21. Placing the copyright page on an odd-numbered or right-hand page

The copyright page is placed right behind the title page. It is always a “left-hand” page and never a “right-hand” page.

22. Starting chapters on even-numbered pages (also known as left-hand pages)

With respect to nonfiction books, we typically begin chapters on odd-numbered pages (right-hand pages). With respect to fiction books, particularly commercial fiction released as mass market paperbacks, new chapters may start on either even-numbered pages or odd-numbered pages.

23. Tables: cramming text in tables and not leaving enough space around words in a table

24. Using only rounded black bullets—not varying the type of bullets in bulleted lists

25. Using straight quotations marks when curly quotation marks are called for

There are two different styles of quotation marks: straight quotes and curly quotes. Straight quotes are also known as computer quotes or typewriter quotes. Curly quotes are commonly referred to as smart quotes or typographer’s quotes. For the purpose of publishing (printed) documents, we want to make sure we always use curly quotes and avoid straight quotes. Correct: “I’m happy.” (curly quotes) Incorrect: “I’m happy.” (straight quotes)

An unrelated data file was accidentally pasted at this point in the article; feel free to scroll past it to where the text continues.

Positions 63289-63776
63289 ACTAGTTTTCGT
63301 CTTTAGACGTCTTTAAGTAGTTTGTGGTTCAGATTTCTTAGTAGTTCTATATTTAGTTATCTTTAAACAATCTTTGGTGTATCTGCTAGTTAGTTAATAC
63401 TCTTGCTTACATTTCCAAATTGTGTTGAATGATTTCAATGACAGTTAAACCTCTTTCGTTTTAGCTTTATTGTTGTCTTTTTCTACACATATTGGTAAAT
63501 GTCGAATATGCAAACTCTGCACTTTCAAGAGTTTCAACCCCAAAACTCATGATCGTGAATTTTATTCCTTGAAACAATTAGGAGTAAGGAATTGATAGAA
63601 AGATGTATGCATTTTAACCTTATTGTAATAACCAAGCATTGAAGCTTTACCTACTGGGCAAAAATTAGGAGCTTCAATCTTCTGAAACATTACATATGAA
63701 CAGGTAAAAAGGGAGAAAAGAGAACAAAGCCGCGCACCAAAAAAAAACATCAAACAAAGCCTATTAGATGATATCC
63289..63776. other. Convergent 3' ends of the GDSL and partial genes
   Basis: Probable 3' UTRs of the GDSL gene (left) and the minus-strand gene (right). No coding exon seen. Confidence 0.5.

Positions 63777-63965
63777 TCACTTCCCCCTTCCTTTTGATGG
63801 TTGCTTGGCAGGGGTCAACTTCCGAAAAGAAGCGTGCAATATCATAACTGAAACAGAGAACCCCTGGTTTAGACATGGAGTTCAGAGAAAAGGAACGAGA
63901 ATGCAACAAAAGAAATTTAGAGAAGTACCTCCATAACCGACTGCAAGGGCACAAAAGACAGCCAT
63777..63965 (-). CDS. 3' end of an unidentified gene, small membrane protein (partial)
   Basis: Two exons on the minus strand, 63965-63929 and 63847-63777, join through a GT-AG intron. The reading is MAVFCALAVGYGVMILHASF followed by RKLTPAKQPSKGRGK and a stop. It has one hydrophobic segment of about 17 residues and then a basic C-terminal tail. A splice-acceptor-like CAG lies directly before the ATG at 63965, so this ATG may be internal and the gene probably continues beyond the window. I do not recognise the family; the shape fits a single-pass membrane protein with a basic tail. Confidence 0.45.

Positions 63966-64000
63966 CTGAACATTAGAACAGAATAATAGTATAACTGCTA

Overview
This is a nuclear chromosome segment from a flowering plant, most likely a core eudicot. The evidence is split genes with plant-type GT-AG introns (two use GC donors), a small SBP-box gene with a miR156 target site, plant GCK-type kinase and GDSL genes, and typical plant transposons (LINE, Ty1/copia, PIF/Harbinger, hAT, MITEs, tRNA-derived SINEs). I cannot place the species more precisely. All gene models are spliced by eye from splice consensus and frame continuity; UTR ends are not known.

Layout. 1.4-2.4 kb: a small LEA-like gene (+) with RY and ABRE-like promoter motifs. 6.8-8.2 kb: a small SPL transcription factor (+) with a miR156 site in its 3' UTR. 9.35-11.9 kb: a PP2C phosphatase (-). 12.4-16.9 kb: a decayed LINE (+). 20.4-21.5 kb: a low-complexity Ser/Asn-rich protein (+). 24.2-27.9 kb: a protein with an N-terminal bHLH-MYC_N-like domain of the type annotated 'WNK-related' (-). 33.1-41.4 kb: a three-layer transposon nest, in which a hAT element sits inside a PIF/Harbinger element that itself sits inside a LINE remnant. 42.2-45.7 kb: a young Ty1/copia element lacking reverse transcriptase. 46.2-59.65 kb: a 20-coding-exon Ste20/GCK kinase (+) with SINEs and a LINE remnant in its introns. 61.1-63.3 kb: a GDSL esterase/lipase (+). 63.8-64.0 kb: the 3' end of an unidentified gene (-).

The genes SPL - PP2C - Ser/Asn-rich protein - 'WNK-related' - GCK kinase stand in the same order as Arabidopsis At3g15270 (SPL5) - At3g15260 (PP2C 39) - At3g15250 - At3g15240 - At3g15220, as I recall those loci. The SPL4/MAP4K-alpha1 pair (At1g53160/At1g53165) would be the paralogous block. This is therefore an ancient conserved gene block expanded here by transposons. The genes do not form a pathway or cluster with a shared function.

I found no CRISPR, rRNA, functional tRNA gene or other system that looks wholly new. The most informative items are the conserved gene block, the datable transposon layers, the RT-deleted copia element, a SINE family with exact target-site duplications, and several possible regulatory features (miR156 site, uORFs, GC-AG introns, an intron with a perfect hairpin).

26. Failing to use a larger inside gutter as opposed to an outside gutter

The inside gutter of a book (that is, the border that faces the spine) should be larger than the outside gutter (page margin).

27. Leaving two spaces after periods rather than one space

28. Indenting the opening paragraph that begins a chapter or a new section

29. Putting the word “by” before the author’s name

On the book’s title page, the name of the author or authors is not preceded by the word “by.”

30. Using the wrong apostrophe to represent missing letters: rock ’n’ roll vs. rock ‘n’ roll

Note that when apostrophes are used to represent omitted letters, they are always “nines” not “sixes.” This means they curl backwards not forwards.

— Brandon Royal, www.brandonroyal.com

Self-Publishing Bloopers by Brandon Royal ©2016

2 thoughts on “30 Telltale Signs of a Self-Published Book